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Your New Puppy

CONGRATULATIONS ON YOUR NEW PUPPY!

FOLLOWING ARE A FEW SUGGESTIONS WHICH MAY BE HELPFUL WHEN RAISING A NEW PUPPY.

  • Naming your puppy can be fun for the family. Try to think of a two syllable name that ends in "a", "o", or "e" like Sara, Cleo, or Cassie. These types of names are easy for a puppy to remember and won't get confused with one-syllable commands such as "sit" and "stay". Whatever name you choose be consistent until your puppy understands and responds to it. Refrain from calling your puppy various connotations of the name you have chosen (i.e. name is Lilly, avoid "Lil"; name is "jack" avoid "Jackson, Jackie" etc. ) as this will only confuse him/her. 

  • When you cannot keep an eye on your puppy he needs a place that he can call his own and will keep him out of harm's way. There are many different types of crates that will suit the purpose but we recommend something that is classified as airline approved because of their sturdiness and versatility. Dogs come from wolf like ancestors and instinctively feel cozy and safe in anything remotely cave like, even a turned over box. Once your puppy gets use to being in a crate you will find that he will go into the crate voluntarily whenever he feels tired or threatened. When he does go in the crate respect his privacy and don't reach in and pull him out; let him come out on his own or call or coax him out. Another reason for crate training is so that you will be able to travel with your puppy. If you are staying at a hotel and want to go out for a quick meal most hotels will not allow you to leave your puppy loose in the hotel room . By having your puppy crate trained you can leave him in the crate with little fear of him barking or howling to be let out.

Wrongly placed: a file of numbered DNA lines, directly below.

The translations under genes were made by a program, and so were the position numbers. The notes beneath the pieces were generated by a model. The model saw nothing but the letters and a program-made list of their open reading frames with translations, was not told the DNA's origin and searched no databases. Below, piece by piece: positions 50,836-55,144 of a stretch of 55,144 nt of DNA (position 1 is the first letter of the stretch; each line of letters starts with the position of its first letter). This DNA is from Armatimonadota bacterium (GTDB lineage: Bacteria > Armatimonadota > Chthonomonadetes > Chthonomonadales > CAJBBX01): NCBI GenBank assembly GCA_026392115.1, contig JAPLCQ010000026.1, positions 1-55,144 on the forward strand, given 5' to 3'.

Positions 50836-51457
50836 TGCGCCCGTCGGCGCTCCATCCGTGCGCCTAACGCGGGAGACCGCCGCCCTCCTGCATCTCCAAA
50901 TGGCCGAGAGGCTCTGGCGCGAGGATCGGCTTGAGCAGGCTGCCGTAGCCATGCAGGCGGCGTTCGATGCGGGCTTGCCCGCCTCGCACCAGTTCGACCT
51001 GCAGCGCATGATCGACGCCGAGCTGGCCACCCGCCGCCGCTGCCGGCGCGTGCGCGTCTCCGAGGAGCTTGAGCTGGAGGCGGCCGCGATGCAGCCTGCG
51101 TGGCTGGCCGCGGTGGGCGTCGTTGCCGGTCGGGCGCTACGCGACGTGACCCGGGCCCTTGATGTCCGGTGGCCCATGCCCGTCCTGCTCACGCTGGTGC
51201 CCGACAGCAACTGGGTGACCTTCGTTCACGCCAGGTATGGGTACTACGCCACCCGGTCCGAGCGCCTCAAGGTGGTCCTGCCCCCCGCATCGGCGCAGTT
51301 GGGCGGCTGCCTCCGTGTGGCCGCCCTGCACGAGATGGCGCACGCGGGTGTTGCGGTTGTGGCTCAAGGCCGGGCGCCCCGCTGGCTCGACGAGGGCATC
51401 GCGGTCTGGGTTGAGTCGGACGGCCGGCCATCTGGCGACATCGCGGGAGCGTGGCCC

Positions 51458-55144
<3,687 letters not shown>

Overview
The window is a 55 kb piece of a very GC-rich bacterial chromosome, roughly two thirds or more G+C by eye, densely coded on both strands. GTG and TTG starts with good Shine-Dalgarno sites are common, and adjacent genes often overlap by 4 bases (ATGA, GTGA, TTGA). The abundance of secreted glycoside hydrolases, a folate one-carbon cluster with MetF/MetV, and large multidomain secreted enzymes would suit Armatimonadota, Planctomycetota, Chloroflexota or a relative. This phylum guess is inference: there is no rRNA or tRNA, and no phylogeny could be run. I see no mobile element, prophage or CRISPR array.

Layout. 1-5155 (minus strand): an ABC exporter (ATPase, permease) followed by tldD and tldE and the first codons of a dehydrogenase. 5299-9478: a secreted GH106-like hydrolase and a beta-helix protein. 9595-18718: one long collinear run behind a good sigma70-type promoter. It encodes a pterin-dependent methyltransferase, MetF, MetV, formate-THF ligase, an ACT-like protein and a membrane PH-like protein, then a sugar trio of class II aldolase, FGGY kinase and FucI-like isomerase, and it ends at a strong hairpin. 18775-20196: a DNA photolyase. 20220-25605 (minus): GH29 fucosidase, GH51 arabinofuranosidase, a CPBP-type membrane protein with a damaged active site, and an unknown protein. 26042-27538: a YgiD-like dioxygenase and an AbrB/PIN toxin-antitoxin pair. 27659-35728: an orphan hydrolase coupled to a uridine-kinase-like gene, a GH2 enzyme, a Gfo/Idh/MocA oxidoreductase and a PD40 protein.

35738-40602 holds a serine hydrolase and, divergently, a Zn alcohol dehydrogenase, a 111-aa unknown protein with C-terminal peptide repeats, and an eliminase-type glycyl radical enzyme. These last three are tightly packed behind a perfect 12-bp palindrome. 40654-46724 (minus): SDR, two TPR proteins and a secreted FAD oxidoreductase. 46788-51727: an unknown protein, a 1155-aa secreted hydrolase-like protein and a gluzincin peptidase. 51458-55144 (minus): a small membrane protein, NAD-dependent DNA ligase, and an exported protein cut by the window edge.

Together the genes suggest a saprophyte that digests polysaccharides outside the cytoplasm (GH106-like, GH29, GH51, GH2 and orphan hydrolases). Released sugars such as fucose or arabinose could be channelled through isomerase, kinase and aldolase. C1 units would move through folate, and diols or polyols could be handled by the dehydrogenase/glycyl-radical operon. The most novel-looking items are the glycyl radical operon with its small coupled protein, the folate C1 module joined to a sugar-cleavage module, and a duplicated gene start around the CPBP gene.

• Remember that until the puppy is about six months of age it is still a baby. Puppies need sleep. After playing and the puppy goes and lays down, let the puppy have at least 30 minutes rest. 

  • The type of food you feed your puppy is very important to your puppy's current and future health. It is essential that you choose a high-quality meat-protein food that provides complete and balanced nutrition during your puppy's critical growth stage. 

  • If you see your puppy chewing something they shouldn't be chewing, say "No" firmly (do not yell at puppy) and place something he is allowed to chew in his mouth. 

  • Teach puppy the commands sit; stay; down, come and off. Don't wait; do it in  the first few weeks. Sit, off and down are especially important. Give puppy treats when he is successful.  Do not use the command "down" when you want the puppy to stay "off" something; off people, off the furniture etc. Down is the command used to indicate you want the puppy to lie down - do not confuse him by using the same command for two different behaviors.

  • Socialize your puppy -When you have company over; have your company hold and pet the puppy so it gets familiar with other people. 

  • Take puppy on car rides - even if just to the corner store. 

  •  Take puppy visiting to friends' homes. Keep an eye on the puppy and take him out on a lead as necessary, so puppy will not mess in the house. 

  • At six to nine months go to a basic obedience class. This is very important as it will familiarize the puppy with noises, other dogs and total strangers. 

  • Use a pin brush and a water bottle (plant mister, or a cleaned Windex bottle will do the trick). Mist the puppy and run the brush over puppy's fur weekly. This will familiarize the puppy with grooming. Handle each paw so that puppy will be use to this when it comes time to cut puppy's nails.